Inspiration Overload

I have too many ideas.  Bad ideas, mostly.  Or at least, unworkable ideas.  I was fooling around with icord and came up with the idea of knitting a rug. When I realized that US15s weren’t even close to big enough to get a workable fabric, did I forget about it?  Hell no!  I sat in the bathtub last night dreaming up hardware store solutions to a need for 15mm, looooong cord circular needles.  Because the first thing every pattern-buyer wants to see is instructions on how to build the needles you need to knit the project.

At the other end of the spectrum I did some beginning charting for a pair of custom-fit, all-over Fair Isle child’s leggings.  To my credit, I realized before I got too far that there probably isn’t a big market for something that uses $50 worth of sock yarn, takes 40+ hours to knit, and will be outgrown in a season.  Less to my credit, I did briefly consider reworking it as an adult pattern (hey, it won’t be outgrown so quickly!).

What happened to the robot, you ask?  Good question.  I think what happened is that I was swatching her with this crappy sport weight yarn that made me feel like I was taking forever to get nowhere.  Unfortunately, most of my yarn is buried at the the bottom of the Hoarders-style storage room I mentioned earlier.  So I’m going to bite the bullet and buy some half-decent, worsted-weight yarn and start over.  Sigh.

In the meantime, I have around a dozen other burning ideas, a knee sock for myself on the needles, and about 7 minutes a day for knitting.

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My Cheatin’ Heart

I have not been working on the Robot.  We recently finished two rooms in our basement, and I’ve been converting one into a playroom (I’m installing some light fixtures later today, so if I don’t write again you can assume I connected the black wire to to red wire and burned my house down) and working on emptying the final unfinished room of literal floor-to-ceiling, Hoarders-style junk.  I’ve been making various frozen and fermented foods (anyone need a kombucha culture?).  I’ve been putting my garden to bed (*cough* throwing old carpet on it in an übertrashy attempt to suppress some weeds come spring).  I have a suspicion the thing that separates the successful designer from — well, me — is the ability to focus.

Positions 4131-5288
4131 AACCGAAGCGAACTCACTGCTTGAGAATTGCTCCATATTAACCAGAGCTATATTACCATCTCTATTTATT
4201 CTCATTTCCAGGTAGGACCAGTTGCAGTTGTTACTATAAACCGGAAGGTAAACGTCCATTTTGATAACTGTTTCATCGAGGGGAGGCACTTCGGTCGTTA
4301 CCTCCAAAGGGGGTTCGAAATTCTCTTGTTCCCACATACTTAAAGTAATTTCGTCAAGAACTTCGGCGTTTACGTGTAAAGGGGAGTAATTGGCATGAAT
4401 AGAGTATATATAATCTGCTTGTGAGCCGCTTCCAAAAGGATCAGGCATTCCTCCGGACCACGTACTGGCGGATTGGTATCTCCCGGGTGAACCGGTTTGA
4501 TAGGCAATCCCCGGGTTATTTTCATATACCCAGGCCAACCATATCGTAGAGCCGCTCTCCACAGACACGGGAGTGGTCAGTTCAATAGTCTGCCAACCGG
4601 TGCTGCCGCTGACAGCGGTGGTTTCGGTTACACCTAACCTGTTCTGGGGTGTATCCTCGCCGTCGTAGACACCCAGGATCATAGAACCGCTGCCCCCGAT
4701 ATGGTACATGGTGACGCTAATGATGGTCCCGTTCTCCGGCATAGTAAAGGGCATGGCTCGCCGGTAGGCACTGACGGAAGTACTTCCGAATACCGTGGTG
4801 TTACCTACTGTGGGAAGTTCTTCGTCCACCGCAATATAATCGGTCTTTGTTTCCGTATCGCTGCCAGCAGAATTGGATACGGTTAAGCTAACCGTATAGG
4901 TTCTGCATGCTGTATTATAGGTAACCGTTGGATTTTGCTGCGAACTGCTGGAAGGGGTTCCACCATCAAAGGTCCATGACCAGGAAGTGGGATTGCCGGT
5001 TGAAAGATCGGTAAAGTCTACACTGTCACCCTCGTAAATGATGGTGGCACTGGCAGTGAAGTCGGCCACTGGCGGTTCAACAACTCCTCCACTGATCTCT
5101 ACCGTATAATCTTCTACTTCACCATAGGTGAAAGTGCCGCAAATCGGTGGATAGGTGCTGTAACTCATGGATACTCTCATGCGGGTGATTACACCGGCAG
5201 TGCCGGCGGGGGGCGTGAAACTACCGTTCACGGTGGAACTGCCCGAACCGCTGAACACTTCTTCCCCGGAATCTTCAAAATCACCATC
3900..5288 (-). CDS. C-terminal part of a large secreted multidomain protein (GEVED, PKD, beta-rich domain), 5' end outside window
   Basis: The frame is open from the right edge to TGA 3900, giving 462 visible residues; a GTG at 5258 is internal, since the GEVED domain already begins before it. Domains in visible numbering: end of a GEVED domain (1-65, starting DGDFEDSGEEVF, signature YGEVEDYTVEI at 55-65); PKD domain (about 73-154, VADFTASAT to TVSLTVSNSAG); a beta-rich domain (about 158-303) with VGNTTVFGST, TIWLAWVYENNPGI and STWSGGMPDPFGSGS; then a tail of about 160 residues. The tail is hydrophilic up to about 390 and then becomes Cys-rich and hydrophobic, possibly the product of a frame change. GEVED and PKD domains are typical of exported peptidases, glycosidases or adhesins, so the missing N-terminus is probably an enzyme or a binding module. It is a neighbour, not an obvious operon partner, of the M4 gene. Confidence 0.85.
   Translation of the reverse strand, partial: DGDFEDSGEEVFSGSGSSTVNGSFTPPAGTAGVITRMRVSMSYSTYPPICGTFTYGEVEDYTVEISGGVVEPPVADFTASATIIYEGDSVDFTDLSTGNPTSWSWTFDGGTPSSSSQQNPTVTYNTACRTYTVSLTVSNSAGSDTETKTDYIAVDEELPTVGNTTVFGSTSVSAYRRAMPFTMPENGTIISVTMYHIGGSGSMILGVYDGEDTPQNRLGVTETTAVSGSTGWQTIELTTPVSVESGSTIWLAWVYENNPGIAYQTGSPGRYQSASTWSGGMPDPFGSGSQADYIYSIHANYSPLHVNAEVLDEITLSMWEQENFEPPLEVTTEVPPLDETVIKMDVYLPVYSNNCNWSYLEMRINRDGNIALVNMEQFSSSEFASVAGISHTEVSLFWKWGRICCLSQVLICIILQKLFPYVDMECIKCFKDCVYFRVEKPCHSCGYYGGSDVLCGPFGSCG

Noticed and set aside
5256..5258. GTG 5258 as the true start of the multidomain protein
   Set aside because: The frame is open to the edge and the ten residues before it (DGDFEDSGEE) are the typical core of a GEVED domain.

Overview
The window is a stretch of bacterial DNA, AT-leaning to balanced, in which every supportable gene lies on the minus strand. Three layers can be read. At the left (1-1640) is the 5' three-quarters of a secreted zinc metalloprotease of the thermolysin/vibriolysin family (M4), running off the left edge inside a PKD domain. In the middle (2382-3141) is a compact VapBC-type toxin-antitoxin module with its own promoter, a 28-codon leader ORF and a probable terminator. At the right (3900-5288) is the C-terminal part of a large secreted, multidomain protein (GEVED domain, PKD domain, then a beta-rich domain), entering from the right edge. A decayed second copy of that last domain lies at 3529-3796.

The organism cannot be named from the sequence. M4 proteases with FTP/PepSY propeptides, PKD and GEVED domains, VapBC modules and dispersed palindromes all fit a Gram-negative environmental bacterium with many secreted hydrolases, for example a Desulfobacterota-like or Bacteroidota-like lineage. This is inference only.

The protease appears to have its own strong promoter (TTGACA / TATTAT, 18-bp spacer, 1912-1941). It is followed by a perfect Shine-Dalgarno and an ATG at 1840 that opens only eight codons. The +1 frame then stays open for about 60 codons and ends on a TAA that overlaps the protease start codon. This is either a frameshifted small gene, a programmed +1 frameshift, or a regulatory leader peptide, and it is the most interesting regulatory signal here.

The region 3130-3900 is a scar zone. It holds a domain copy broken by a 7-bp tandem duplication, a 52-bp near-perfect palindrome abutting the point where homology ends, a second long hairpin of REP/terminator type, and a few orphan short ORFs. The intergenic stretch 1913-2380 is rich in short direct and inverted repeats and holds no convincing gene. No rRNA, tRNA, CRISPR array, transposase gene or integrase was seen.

I have been knitting, though — making my three-year-old (we call her Badger ’round these internet parts, BTW) some pants/leggings out of some variegated crappy acrylic* that looked a LOT nicer in the skein than as a fabric.  Maybe I’ll start an occasional feature on “Things That Happen When You’re Knitting That Suck” and include variegated yarn pooling on it.  But it’s helping me practice magic loop and I added a cool stretchy rib cast on to my toolbox, so that’s something.  I think I’m going to go window-shopping at my LYS this morning and see if touching the Cascades and Malabrigos restores my mojo.

*You will find my grousing about ‘crappy acrylic’ to be a common theme — I get most of my yarn from Michael’s or out of several giant bins of mystery yarn that I’ve collected mostly from yard sales and thrift shops.  I am far too cheap to buy actual nice yarn, even though I *know* it pays you back in the pleasure of the experience, wearability, etc., etc.  But when I pick up that beautiful, squishy, cheek-rubbable hank of handspun, hand-dyed 100% merino Malabrigo sock yarn and see the $20 price tag, all I can think is “That’s nearly $6 an ounce!  Meth costs less than that!**  And then I put it back.  It’s my dirty secret that I want to be a designer partly for the free yarn.